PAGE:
Aaron Williams feels like himself again.
After two disappointing seasons at cornerback, Williams shifted to safety this season for the Buffalo Bills – a winning move for both player and team.
“I don’t know who that guy was the last two years. That guy is gone,” Williams said of his first two years. “I’m back.”
Williams’ personal resurgence coincided with an overall turnaround for the Buffalo defense. Under coordinator Mike Pettine, the Bills finished 10th in total yards allowed, improved from 22nd in 2012, and allowed three fewer points per game. They also finished second in the league in sacks (with 57) and interceptions (23).
“Team-wise, I feel like we improved from last year, but at the same time we didn’t make the playoffs,” Williams said. “But we have improved in numbers, and we’re definitely going in the right direction.”
Williams made 82 tackles and four interceptions in 14 games, missing the final two of the year because of a rib injury. He had just 64 tackles and one interception in his first two seasons combined.
“I put a stamp on how my game is supposed to be … the way the real Aaron Williams is supposed to be,” he said. “The swagger, the leadership … that’s me.”
It’s safe to say that Williams has regained that must-have trait for any defensive back – confidence. He’s not shy about expressing his belief about where he and teammate Jairus Byrd rank in the league.
“Jairus and I are the best safety duo in the NFL, in my opinion,” Williams said. “I can look at Jairus and not say a word and know what he’s thinking, and he can do the same with me on the field. … Being with Byrd the last three years … I know what kind of moves or jumps or disguises he wants to do without even talking to him. Things like that really help us out.”
Williams being able to rescue his career makes him one candidate for most “pleasant surprise” of the 2013 Bills, but he’s not the only one. Also in the running are:
• LB Jerry Hughes: Acquired in a trade with the Colts right after the draft for middle linebacker Kelvin Sheppard, Hughes was a revelation as a complementary pass rusher to Mario Williams. The former first-round pick finished with a career-high 10 sacks.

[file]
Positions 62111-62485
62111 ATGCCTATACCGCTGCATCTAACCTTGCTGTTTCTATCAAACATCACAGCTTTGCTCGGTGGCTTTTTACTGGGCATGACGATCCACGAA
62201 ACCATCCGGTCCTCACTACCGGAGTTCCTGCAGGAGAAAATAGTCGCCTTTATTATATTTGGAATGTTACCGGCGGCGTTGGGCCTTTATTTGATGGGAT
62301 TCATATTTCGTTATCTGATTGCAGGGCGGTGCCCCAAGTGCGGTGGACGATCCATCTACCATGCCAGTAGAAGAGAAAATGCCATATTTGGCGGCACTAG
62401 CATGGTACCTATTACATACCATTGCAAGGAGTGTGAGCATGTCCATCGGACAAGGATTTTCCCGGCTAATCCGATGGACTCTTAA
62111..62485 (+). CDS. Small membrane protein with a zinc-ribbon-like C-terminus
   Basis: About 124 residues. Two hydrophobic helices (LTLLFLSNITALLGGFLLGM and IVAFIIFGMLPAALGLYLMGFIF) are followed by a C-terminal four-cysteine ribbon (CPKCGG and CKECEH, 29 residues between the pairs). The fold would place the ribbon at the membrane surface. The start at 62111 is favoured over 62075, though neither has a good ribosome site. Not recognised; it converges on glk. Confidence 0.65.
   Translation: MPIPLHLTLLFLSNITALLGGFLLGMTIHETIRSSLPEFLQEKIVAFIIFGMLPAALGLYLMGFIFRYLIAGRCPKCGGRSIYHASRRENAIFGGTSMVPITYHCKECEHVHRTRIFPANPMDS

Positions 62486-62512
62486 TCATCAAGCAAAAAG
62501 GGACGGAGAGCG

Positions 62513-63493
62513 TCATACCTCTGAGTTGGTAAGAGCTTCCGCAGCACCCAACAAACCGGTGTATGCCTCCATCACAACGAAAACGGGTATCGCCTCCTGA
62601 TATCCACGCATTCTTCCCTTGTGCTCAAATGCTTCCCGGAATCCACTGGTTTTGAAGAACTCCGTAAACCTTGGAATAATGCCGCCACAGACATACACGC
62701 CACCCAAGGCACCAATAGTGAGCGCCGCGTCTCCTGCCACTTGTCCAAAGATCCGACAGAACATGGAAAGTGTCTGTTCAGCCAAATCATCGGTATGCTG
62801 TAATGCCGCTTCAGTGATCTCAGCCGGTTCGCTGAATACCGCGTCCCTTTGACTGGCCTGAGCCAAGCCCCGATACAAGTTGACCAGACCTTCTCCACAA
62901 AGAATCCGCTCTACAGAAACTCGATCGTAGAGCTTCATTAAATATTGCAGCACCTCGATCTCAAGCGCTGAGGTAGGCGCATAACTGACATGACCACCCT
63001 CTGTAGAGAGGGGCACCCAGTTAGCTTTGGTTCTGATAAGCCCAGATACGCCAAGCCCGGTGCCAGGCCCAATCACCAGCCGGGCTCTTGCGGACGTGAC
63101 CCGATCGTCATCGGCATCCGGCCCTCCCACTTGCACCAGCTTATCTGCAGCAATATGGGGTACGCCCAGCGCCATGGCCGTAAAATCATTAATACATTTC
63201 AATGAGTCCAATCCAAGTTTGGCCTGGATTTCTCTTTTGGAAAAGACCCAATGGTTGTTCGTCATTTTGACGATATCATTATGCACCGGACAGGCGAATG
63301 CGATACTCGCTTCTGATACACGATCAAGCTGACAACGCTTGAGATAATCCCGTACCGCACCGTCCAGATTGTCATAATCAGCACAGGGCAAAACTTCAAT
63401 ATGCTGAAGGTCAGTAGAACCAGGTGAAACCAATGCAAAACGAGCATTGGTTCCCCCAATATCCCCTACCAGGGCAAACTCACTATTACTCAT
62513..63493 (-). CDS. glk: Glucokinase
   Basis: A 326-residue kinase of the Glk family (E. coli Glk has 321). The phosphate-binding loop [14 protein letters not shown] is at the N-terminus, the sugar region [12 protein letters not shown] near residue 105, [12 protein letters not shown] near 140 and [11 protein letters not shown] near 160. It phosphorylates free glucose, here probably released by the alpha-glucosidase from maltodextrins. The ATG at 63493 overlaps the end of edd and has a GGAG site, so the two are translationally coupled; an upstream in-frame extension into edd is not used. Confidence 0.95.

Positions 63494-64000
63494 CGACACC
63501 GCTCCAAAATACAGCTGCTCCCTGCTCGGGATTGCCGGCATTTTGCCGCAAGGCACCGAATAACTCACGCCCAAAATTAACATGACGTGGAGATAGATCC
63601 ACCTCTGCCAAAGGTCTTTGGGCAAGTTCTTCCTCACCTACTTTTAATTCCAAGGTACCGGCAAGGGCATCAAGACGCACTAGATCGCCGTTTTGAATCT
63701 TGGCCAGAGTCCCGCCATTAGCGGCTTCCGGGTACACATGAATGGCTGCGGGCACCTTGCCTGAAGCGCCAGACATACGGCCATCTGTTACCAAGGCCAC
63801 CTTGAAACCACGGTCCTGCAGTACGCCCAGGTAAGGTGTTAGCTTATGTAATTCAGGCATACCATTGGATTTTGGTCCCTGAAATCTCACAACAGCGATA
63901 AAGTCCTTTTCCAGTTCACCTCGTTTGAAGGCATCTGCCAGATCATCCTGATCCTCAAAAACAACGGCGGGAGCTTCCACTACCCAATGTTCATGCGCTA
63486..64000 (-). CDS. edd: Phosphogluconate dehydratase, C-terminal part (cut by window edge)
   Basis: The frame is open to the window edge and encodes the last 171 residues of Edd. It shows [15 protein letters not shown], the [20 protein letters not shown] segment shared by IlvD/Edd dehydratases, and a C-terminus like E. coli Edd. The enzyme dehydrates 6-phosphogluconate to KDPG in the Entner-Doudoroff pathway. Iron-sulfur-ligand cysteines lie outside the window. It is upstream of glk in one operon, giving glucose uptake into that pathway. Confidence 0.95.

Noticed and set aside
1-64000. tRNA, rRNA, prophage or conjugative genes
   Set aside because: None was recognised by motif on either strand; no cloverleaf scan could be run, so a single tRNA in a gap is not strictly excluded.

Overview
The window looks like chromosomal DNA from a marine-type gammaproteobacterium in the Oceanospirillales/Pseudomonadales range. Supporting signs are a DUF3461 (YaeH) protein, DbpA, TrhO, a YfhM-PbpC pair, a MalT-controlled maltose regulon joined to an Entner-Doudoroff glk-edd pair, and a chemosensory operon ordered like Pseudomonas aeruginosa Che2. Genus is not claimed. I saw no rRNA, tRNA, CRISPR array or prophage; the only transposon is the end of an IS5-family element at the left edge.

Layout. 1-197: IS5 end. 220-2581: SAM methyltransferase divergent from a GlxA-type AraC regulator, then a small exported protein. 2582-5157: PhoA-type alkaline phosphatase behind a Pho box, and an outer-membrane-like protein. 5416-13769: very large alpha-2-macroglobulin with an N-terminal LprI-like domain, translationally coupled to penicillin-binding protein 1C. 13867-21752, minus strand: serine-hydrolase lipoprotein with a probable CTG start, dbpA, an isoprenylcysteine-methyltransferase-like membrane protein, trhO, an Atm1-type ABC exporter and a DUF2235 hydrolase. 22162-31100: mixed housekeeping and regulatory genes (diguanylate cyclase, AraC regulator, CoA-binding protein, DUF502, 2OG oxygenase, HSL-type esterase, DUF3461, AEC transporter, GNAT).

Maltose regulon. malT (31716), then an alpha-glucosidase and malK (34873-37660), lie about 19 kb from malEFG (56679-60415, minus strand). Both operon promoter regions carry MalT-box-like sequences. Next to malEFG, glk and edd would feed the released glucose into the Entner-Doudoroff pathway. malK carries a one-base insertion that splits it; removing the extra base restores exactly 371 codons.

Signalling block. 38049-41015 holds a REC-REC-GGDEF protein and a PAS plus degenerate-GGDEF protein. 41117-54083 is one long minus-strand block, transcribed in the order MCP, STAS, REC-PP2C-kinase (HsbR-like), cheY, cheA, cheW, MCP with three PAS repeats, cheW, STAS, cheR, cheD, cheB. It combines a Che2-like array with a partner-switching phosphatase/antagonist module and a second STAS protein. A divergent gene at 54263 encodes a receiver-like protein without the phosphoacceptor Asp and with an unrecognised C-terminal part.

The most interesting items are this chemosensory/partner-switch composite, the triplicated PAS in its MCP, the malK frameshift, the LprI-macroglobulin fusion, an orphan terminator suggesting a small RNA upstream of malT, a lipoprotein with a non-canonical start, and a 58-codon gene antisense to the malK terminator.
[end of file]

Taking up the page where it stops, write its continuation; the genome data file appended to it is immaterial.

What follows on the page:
Sheppard, meanwhile, made 46 tackles – the same number as Hughes – and just one sack in Indianapolis.
“At the time they thought it was going to be a win-win for everybody. I’m not sure how they feel about it now, but we’re very excited to have Jerry Hughes and we’re expecting bigger things from him next year,” Bills General Manager Doug Whaley said.
Hughes’ confidence was boosted by the Bills’ interest in acquiring him.
“To have someone come out and seek me for a trade and then tell me when I get here they’re going to allow me to play – and to actually see that through throughout the entire season – is definitely a huge confidence boost for me,” he said.
Hughes played 52.8 percent of the Bills’ defensive snaps this season, an average of 37.8 per game.
“They let me play. They let me see the field,” Hughes said. “That was probably the biggest thing. I think that’s probably the most snaps I’ve had in my entire career in the NFL. When I was able to get out there on the field, I was able to go and just have fun.”
In a league that pays pass rushers handsomely, Hughes is heading into the final season of his rookie contract.
• CB Nickell Robey: Pettine referred to Robey during the season as “found money,” an apt description for the undrafted free agent.
Robey stepped into the nickel cornerback role from the start of the season and appeared in all 16 games, making two starts. He finished with 39 tackles, three sacks and an interception that he returned for a touchdown.
“We did a great job this season, despite all the adversity we went through as far as injuries and things like that,” Robey said. “We’re going to get over that and next year start off with a good tone.”
Robey played 53.1 percent of the defensive snaps, and earned a base salary of $405,000.
• K Dan Carpenter: The Bills were Carpenter’s fourth team last summer after being cut by Miami, Arizona and the New York Jets.
He ended up having one of the finest seasons in franchise history by a place kicker, finishing with 33 field goals, tied with Steve Christie for the most in a single season. Carpenter’s success rate of 91.67 percent is the second best in team history behind Rian Lindell’s 92 percent success rate in 2006.
“Points are hard to come by in this league, so anytime we’re close enough to get points it’s an opportunity,” Carpenter said. “I’m happy to go out there and help.”
Carpenter will become an unrestricted free agent in March and Whaley said the Bills will pursue a contract extension with him.